Nadal: ‘My recovery is on track’
Former world number one says recuperation from knee injury is going well but he will not rush a return to competition.
Last Modified: 25 Sep 2012 13:40
It's been a long summer since the Spaniard won a record seventh Roland Garros title on his favoured clay [GALLO/GETTY]

Rafa Nadal's steady recuperation from a knee injury is proceeding according to plan and he is not going to rush back before it has healed properly, the world number four said.

In an interview with Reuters in Madrid, the 11-times grand slam singles champion said he was still feeling some pain in his left knee and would only return to the court when that was no longer the case.

"I am working as much as I can, I am doing everything they tell me to every day and the truth is that right now things are going well, more or less," the 26-year-old Spaniard said.

"The only thing is that I need bit more time," he added.

"We'll see how things develop in the next few weeks but my priority is to recover well, not quickly but well.

"Obviously as soon as possible but the main thing is to have the certainty that you are fine when you do return.

"I will return to the court when I feel that the knee no longer gives me any pain, whether that is in two weeks or in three or four."

Recurring injuries

Majorca-native Nadal has been sidelined several times by knee injuries during his 11-year career and his latest was diagnosed as a partial tear of the patella tendon and an inflammation of the Hoffa's fat pad.

The former number one has not played since suffering a shock second-round defeat to Czech Lukas Rosol at Wimbledon in June. He missed the Olympic Games after winning the title in 2008 and was forced to withdraw from the US Open.

Nadal is having intense physiotherapy and laser treatment and Spanish tennis federation (RFET) doctor Angel Ruiz-Cotorro said on September 5 he could be back on court training within a month.

"I think tennis is a very aggressive and demanding sport and obviously the knees suffer above all when you are playing on hard courts," Nadal said.

"On fast courts the movements are much more aggressive, when you are playing at your maximum you have to push your body to the limit.

"I have had problems with my knees, others have other problems.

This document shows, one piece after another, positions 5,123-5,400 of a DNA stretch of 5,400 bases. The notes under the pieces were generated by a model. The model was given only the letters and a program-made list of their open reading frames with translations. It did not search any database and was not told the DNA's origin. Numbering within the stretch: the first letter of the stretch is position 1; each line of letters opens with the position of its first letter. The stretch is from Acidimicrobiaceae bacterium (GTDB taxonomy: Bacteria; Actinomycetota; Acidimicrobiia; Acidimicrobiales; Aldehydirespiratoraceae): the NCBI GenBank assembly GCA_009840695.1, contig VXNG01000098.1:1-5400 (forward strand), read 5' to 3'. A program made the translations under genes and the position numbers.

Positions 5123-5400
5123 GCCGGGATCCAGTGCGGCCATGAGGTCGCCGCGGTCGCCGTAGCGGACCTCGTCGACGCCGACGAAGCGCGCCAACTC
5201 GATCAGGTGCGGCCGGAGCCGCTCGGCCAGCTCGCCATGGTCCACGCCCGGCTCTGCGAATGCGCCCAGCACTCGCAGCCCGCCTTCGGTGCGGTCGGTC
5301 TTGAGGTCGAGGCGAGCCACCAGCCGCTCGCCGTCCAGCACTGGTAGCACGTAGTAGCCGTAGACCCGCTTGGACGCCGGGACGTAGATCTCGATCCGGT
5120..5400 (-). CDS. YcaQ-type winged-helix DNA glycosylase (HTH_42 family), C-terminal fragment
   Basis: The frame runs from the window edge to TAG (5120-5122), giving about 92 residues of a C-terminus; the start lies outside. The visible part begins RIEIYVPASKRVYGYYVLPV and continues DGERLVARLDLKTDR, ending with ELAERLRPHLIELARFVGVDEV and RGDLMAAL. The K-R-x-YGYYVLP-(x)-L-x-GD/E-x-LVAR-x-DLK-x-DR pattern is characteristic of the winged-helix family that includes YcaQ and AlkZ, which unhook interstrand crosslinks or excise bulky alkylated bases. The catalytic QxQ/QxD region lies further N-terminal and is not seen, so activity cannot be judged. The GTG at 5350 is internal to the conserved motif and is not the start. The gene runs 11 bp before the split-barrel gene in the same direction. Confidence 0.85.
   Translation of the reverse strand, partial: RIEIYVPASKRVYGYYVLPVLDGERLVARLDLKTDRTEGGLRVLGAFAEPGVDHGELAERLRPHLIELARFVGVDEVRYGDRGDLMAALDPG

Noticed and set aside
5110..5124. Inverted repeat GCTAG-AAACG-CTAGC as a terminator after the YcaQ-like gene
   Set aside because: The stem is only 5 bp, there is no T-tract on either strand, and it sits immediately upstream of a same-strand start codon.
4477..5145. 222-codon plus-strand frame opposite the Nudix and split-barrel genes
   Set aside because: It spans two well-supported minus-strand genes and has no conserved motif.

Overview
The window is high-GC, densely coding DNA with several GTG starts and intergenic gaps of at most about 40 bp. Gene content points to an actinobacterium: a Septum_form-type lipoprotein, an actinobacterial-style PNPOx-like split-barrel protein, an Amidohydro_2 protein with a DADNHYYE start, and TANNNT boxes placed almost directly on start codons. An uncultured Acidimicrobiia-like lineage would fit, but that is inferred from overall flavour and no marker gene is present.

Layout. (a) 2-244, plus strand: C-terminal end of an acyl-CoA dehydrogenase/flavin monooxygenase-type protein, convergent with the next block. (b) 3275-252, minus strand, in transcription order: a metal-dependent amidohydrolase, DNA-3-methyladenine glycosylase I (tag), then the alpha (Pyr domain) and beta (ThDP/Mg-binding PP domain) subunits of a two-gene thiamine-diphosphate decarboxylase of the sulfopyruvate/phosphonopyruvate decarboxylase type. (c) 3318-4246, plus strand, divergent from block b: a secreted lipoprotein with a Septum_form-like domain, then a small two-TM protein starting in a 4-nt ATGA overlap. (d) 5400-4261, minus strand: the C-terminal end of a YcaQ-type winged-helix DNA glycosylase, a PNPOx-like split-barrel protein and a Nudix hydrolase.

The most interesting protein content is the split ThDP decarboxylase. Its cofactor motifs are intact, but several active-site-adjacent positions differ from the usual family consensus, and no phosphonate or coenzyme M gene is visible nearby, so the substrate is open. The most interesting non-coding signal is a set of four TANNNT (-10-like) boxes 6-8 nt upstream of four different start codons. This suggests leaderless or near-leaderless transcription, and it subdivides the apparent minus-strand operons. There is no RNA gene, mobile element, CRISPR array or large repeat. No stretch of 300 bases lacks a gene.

"The reality is that at the age of 26 and after a career of more than 10 years, with very good results, it has been my good fortune that my knees have not prevented me competing at the highest level for many years "

- Rafael Nadal

"The reality is that at the age of 26 and after a career of more than 10 years, with very good results, it has been my good fortune that my knees have not prevented me competing at the highest level for many years.

"I hope that when I return they don't hinder me."

Fitness goals

Nadal played some of his best tennis in the first half of the year, losing narrowly to Novak Djokovic in the final of the Australian Open and winning a record seventh Roland Garros title on his favoured clay.

He said his goal was to get back to a similar level of fitness to allow him to go toe-to-toe with the game's best again.

"What I hope for is to be ready to compete again for everything I want to compete for, like I did in the first six months of the year," he said.

"That is what I will try to achieve, it's what I will fight for and work every day.

"I am 26 years old and I am confident I have plenty of years ahead. What I want is to recover well and to continue enjoying tennis and competition, which is what make me happy right now."

Nadal's Spain are chasing a fourth Davis Cup title in five years and play the Czech Republic in the November 16-18 final. He said he did not know whether he would have recovered in time to feature.

He has only lost one of 21 singles rubbers in the competition but 16 of those wins have come on clay and as the home team the Czechs are almost certain to select hard courts.

"If things go well and I can make the final and the captain thinks I am the right person to play it then I'll be there," he said.

"If not, I'll be supporting the guys from afar."

Nadal has dominated the slams in recent years along with world number two Djokovic and number one Roger Federer but he said Andy Murray's US Open win this month meant the Briton had finally joined their exclusive club.

Murray's victory against Federer at Wimbledon to win the Olympic gold had given him the extra confidence to see off Djokovic in New York, Nadal added.

"What has changed is his mentality," he said.

"His game has not changed practically at all but winning the Olympic Games helped him a lot with the victory in New York.”Andy is a player with an impressive talent and I always said he would win a slam, not just one he'll win more than one."


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